Engineered Plants Make Potential Precursors to Raw Material for Plastics

"We've engineered a new metabolic pathway in plants for producing a kind of fatty acid that could be used as a source of precursors to chemical building blocks for making plastics such as polyethylene," said Brookhaven biochemist John Shanklin of the U.S. Department of Energy in collaboration with Dow AgroSciences.

The report published in the online edition of Plant Physiology describes how in many series of metabolic pathway experiments and search of a model gene receiving plant, the scientists were able to produce the desired omega-7 fatty acid at 71 percent level in the best expressing Arabidopsis line. In summary, the researchers "down-regulated" genes that compete for the introduced enzyme's fatty acid substrate and also introduced desaturases capable of intercepting substrate that had escaped the first desaturase enzyme as it progressed through the oil-accumulation pathway, the news article said.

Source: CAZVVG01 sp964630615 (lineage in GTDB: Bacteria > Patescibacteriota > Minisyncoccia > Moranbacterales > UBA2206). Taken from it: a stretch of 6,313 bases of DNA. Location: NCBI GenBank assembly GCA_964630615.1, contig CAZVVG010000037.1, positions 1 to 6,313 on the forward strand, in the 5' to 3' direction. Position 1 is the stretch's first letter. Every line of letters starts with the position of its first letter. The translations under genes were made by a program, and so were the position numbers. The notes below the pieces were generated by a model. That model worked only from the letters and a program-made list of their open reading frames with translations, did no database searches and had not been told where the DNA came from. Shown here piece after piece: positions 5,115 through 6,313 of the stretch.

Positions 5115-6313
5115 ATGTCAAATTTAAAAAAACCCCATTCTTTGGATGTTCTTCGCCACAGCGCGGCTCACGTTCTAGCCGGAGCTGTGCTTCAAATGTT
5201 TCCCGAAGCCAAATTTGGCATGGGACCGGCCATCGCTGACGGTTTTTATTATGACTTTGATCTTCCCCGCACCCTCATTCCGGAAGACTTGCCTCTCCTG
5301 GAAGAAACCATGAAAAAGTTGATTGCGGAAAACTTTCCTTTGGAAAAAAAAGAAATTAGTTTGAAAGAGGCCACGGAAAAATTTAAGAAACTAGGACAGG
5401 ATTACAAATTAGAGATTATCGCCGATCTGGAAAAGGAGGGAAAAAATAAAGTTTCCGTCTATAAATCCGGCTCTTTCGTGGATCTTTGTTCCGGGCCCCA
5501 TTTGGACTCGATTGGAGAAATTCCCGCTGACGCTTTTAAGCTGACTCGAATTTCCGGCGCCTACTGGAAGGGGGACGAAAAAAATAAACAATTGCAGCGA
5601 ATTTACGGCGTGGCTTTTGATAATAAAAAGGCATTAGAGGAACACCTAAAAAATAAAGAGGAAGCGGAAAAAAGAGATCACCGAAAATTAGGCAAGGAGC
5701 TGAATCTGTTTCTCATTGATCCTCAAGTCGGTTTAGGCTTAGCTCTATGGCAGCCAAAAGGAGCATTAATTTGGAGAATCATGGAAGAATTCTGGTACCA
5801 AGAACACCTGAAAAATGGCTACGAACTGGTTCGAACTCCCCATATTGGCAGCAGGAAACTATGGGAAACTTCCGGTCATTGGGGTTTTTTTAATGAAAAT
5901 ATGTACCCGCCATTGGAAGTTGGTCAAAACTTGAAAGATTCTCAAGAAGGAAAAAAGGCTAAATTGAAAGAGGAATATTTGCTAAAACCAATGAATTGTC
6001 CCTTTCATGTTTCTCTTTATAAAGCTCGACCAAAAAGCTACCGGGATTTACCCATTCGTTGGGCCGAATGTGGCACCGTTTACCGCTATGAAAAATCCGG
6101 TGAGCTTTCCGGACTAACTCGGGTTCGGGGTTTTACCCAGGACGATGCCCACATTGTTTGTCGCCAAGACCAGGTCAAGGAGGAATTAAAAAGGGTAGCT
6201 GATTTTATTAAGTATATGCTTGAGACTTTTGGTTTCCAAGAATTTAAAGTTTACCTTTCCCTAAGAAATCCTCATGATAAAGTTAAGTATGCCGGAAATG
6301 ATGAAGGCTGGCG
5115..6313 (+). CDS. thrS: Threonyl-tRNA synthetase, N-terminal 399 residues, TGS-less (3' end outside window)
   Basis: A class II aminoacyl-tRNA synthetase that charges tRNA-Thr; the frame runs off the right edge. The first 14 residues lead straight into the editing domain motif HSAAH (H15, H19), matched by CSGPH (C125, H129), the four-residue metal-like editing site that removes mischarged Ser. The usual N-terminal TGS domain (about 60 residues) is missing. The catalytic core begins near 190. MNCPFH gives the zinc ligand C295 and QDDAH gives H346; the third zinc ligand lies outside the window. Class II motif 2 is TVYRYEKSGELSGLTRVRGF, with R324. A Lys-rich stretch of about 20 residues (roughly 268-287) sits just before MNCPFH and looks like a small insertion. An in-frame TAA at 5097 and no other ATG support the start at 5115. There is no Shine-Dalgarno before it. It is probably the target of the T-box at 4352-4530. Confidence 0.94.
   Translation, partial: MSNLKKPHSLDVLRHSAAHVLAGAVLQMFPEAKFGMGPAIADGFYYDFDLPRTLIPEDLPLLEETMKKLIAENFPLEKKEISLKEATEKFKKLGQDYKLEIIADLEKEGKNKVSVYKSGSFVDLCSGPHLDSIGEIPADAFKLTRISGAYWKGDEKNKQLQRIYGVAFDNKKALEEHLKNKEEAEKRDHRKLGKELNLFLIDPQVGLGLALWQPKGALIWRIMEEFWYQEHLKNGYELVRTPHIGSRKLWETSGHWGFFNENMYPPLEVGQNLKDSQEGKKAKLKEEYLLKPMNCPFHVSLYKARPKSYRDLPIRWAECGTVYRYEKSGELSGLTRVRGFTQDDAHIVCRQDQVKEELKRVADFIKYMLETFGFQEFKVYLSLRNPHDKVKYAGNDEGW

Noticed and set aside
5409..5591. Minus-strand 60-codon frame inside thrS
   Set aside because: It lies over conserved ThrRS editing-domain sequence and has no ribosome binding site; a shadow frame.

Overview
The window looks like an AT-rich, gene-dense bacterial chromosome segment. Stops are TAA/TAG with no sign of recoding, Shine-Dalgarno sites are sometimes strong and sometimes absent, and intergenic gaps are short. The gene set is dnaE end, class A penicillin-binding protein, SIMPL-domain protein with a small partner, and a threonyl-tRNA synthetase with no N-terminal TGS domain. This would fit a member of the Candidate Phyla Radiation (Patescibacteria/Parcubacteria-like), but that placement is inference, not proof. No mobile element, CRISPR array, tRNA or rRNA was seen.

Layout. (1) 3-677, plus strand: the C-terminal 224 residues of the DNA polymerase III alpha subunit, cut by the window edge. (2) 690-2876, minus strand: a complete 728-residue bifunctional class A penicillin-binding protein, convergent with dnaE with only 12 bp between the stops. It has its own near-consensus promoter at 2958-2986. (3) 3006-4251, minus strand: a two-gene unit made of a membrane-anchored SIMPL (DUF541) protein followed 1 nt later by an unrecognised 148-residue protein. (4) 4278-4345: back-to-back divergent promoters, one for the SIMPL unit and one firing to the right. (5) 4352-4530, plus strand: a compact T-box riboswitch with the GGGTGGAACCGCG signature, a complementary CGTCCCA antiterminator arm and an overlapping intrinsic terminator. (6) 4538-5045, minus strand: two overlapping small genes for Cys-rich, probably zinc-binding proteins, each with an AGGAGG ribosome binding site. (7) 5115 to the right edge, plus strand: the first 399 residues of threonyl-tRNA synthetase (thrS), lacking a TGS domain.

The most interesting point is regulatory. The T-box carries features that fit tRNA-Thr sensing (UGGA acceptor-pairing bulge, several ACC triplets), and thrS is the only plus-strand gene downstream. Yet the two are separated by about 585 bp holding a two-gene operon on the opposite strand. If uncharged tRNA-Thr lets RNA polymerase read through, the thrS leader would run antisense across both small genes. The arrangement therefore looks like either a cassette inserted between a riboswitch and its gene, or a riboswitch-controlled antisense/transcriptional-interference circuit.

For more information on the report see http://www.bnl.gov/bnlweb/pubaf/pr/PR_display.asp?prID=1186


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This article is part of the Crop Biotech Update, a weekly summary of world developments in agri-biotech for developing countries, produced by the Global Knowledge Center on Crop Biotechnology, International Service for the Aquisition of Agri-Biotech Applications SEAsiaCenter (ISAAA)

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